BATAVIA — The owners of Windy Brew microbrewery in Strykersville have withdrawn their application for a permit for a brew pub in the Harvester Center, choosing to pursue a restaurant.
Harvester Center Property Manager Jarrod Clark spoke to the city Planning and Development Committee Tuesday night and said he was there to represent Bill and Michelle Snyder, owners of Windy Brew in Strykersville, who were out of town.
“The idea, the intention is for them to expand their horizons. They want to get more people interested in their brew. What they want to do is open … basically what it is is a tasting room,” he said. “With speaking with them numerous times, it sounds like it’s not a brewery. They will not be making anything at 56 Harvester. Their primary brewery is always going to be in Strykersville.”
Clark said Windy Brew is not approved to make any products, except for pretzels and pizza, anywhere else.
“We’ve come to the conclusion that they’re really not a microbrewery in the sense of where they’re going to be in Batavia,” he said. “It’s really just a tasting room, whether you’re tasting their pizza, their pretzels or their beer.”
The Snyders were pre-approved for three more tasting rooms and they had picked the Harvester building as one of them, Clark said.
“As a property manager, I always tell the prospective tenants, ‘Don’t sign the lease until you’re pre-approved through the city for what you want to do.’ We are an industrial facility. We’ve operated many different things there, but there’s certain things that they have to get pre-approved.”
Clark said the Snyders thought it was necessary to get a special use permit through the city to have a facility in the Harvester Center.
“They didn’t completely understand that they had to make stuff on-site for this special use,” Clark said. He said in speaking with the Snyders, they decided it wouldn’t really be a brewery in Batavia, it would be a restaurant featuring what they serve in Strykersville.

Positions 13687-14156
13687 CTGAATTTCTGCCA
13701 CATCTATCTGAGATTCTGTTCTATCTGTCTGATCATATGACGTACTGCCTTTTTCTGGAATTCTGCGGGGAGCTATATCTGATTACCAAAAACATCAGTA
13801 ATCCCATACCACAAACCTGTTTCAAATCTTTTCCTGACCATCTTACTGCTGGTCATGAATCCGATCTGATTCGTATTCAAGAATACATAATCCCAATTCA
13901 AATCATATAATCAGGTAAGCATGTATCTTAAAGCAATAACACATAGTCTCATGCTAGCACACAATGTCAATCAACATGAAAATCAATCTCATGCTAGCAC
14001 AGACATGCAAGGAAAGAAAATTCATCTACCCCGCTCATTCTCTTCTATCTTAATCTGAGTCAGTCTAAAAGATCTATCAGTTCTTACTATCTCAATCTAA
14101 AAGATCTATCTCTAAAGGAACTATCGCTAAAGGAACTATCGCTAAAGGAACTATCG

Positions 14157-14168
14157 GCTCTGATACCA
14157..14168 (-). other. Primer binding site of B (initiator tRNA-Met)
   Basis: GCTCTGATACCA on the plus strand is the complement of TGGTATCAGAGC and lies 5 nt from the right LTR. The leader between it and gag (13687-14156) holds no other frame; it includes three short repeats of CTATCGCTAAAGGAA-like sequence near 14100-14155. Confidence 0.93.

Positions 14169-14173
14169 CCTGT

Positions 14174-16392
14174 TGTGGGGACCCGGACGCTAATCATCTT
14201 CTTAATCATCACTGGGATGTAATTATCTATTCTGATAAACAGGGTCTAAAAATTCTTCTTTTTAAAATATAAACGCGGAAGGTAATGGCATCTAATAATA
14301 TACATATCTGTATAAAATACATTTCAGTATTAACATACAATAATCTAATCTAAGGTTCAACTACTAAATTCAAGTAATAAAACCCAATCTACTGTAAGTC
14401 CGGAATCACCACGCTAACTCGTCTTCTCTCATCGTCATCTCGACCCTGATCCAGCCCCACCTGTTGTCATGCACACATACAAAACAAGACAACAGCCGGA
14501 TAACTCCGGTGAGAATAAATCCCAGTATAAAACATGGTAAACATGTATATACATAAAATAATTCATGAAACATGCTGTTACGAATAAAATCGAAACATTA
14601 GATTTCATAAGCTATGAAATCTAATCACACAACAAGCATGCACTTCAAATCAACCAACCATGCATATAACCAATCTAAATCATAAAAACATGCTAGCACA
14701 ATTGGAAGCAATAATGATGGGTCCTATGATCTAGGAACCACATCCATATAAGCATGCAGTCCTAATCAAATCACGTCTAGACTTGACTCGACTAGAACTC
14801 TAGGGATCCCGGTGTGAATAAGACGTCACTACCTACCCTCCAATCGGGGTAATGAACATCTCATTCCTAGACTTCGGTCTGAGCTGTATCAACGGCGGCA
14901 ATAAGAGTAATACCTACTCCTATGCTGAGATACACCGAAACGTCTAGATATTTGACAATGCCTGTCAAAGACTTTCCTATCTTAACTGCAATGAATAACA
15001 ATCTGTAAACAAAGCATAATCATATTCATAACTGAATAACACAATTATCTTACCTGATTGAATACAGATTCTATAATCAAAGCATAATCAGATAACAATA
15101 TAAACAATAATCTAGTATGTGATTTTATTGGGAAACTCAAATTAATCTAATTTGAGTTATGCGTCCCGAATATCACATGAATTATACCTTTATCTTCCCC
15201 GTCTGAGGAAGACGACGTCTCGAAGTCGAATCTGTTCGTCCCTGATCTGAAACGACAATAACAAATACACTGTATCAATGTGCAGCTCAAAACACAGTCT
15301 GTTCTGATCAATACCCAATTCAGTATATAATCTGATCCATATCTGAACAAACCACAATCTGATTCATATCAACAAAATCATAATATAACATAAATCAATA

“They’re going to have to build a bar. They’re going to have to build an entrance for egress. They’re going to have to build an entrance in the back as well, depending on how many people they want to see,” he said. “That’s all kind of on the table right now.
“Basically, at this point, talking with you and seeing what the code says, I would say we should retract the special use application … and then just go forward with operating as a kitchen and getting approval through the code department,” Clark said. “I’m looking for guidance from you as well.”
The space is about 3,000 square feet. He estimated a maximum of 35-40 people would be able to be in the restaurant at the same time.
“They currently only operate until about 9 o’clock (in Strykersville). That’s probably what they’re going to do here. It’s more geared toward, ‘You get out of work, you go taste some beers, you go home and you go to your family,” Clark said. “They don’t have somebody that’s going to be sitting there until 2 o’clock in the morning,” he said. “That’s the way they’re going to start and they’re going to operate initially.”
Committee member Edward Flynn asked where in the Harvester Center the business would be. He said it would be located toward the south end of the building.
“It’s probably about 100 feet away from the tracks. We are going to open up our maintenance courtyard’s parking for handicapped and there should be about 25 spots back there. There’s currently about 25 spots on the street,” Clark said. “The nice thing is they operate at a time when there’s low traffic at the Harvester Center.”
Code Enforcement Officer Doug Randall told the committee that if the proposed restaurant comes back to the town, it would go to the codes department.
As an Amazon Associate I earn from qualifying purchases.